Sunday, September 30, 2007
Saturday, September 29, 2007
Ok, I copied everything above from Michelle's site and just edited it. I don't have a lengthy list of blogs I read regularly, but let's see who I can name:
Wednesday, September 26, 2007
I saw this on Michele's blog and thought I'd play too.
1. The Return of the Prodigal Son by Henri Nouwen
2. The Lamb's Supper by Scott Hahn
3. Animals in Translation by Temple Grandin
4. The How To Book of the Mass by Michael Debruiel
5. The Englisher by Beverly Lewis
6. The Millionaire Next Door by Thomas Stanley
7. Founding Mothers by Linda Grant De Pauw
8. Surprised by Joy by C.S. Lewis
9. Adolescents on the Autism Spectrum by Chantal Sicile-Kira
10. Crescent & Star Turkey Between Two Worlds by Stephen Kinzer
Sunday, September 23, 2007
Sunday, September 16, 2007
Friday, September 14, 2007
I was at adoration tonite and looking up at the crucifix and it hit me that not only did Jesus not have to get in that position to start with--He could have hidden Thursday nite, told Pilate or Herod what they wanted to hear, or just used his God powers to wipe everyone out--He didn't have to stay on the cross once He got there. As humans we have free will, but our will is often thwarted by the will of others, but in this case He always had free will, He could have come down at any time, but chose not to.
What do the preceding paragraphs have in common? I'm having trouble continuing to say "yes" to what I know I should do, not only with the diet but also some other things in my life. I know I should do them, I want to do them (at least sort of) but it is so much easier and more pleasurable to say "no" rather than "yes". I need to remember that He continued to say "yes" until His last breath.
Friday, September 07, 2007
Thursday, September 06, 2007
Anyway, this post isn't so much a book review as it is a pondering about the role of the community in helping other members maintain their fidelity to the standards of that community. Like Catholics, according to Lewis, the Amish do not believe in "once saved, always saved" but rather see salvation as a goal to be reached, through the grace of God, by living the life to which God calls us. Lewis sees this as a works-based salvation, and in my experience, her favored characters realize that they have to accept Jesus and are saved by that. I mention this because one thing I've noted in her books about the Amish is that there is almost always a shunned character. In my understanding, if a baptized Amish (they are baptized generally as young adults, after classes to make sure they know what they are doing) persists in sin--including sins such as leaving the Amish lifestyle for a modern one--the community shuns the person. They do not speak to the person, or eat with him/her or otherwise treat him/her like anything but a stranger. If the person is living with other Amish, those people will set a separate table for the one shunned. There are two purposes for the shunning: to keep the person's sin from infecting the community and spreading and to encourage the person to repent and give up his/her sinful choices. In her books, Lewis always shows shunning as hurting the loved ones as much if not more than the ones shunned, and while my memory may fail me, I don't think her characters are ever moved to repentance by it. I wonder though how often it is used in real life, and how well it works.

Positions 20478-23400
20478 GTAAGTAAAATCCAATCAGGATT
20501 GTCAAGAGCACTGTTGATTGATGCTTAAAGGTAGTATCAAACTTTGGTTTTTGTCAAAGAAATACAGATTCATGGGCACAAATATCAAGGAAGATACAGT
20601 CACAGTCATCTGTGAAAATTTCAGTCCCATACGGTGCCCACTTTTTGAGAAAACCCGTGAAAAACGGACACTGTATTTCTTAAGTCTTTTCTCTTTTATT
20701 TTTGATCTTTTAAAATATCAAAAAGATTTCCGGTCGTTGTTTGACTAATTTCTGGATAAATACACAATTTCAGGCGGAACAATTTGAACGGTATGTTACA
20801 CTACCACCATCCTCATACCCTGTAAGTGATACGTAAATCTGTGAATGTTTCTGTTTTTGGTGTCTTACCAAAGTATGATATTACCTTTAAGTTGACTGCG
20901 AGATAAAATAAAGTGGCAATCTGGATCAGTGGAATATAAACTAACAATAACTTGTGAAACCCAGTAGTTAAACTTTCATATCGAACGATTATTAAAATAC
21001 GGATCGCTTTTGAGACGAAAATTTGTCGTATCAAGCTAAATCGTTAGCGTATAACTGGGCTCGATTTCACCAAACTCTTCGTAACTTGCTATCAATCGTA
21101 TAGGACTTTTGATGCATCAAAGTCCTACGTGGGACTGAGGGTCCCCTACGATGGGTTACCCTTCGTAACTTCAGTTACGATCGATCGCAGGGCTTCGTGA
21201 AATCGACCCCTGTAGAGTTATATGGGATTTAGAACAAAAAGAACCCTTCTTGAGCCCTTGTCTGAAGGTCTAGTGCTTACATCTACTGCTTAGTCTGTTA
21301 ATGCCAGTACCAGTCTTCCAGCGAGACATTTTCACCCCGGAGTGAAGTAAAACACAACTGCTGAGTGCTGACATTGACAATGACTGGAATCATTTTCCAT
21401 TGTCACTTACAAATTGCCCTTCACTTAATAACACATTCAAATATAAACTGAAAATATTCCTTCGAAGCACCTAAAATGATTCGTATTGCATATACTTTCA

I say that because to some extent all societies use social pressure to get people to conform to their norms. You don't realize how many "rules" there are until you have an autistic kid who keeps breaking them--and who pays the social cost. Have you ever thought about the fact that you don't walk down the street waving your arms in the air or stretching them over your head? Think of all the fashion rules that even the most unhip among us obey daily--and know when to disobey. In what ways are you allowed to express your displeasure when in public? The penalty for disobeying all these unwritten, and sometimes contradictory rules is social isolation--not a formal shun like the Amish have, but rather the isolation caused by people avoiding the "weirdo". But back to what I was thinking about earlier--to what extent should we use social pressure to get people to behave in a moral manner. Catholics have never shunned to the extent that the Amish do, but my parents have told me that when they were kids, no Catholic would dream of going to a wedding of a Catholic that was held outside a church. Unwed mothers were shunted off to maternity homes and practically forced to put their kids up for adoption. Divorcees were considered to be of questionable character--and don't even go there regarding homosexual behavior. Certain things were held to be right, others wrong and social pressure was used to encourage (or perhaps berate) people into following the religious and moral norms. Today however, the opposite seems to be true. It seems we are all afraid of being judgmental and are all trying to be open, loving people, such that as a society we don't stand up and say "this is wrong and we won't tolerate it" to sinful behaviors, even to the extent that we do to "weird" behaviors. Have we quit shunning sinful behavior because we believe shunning is bad, or because we don't believe the sinful behavior is bad?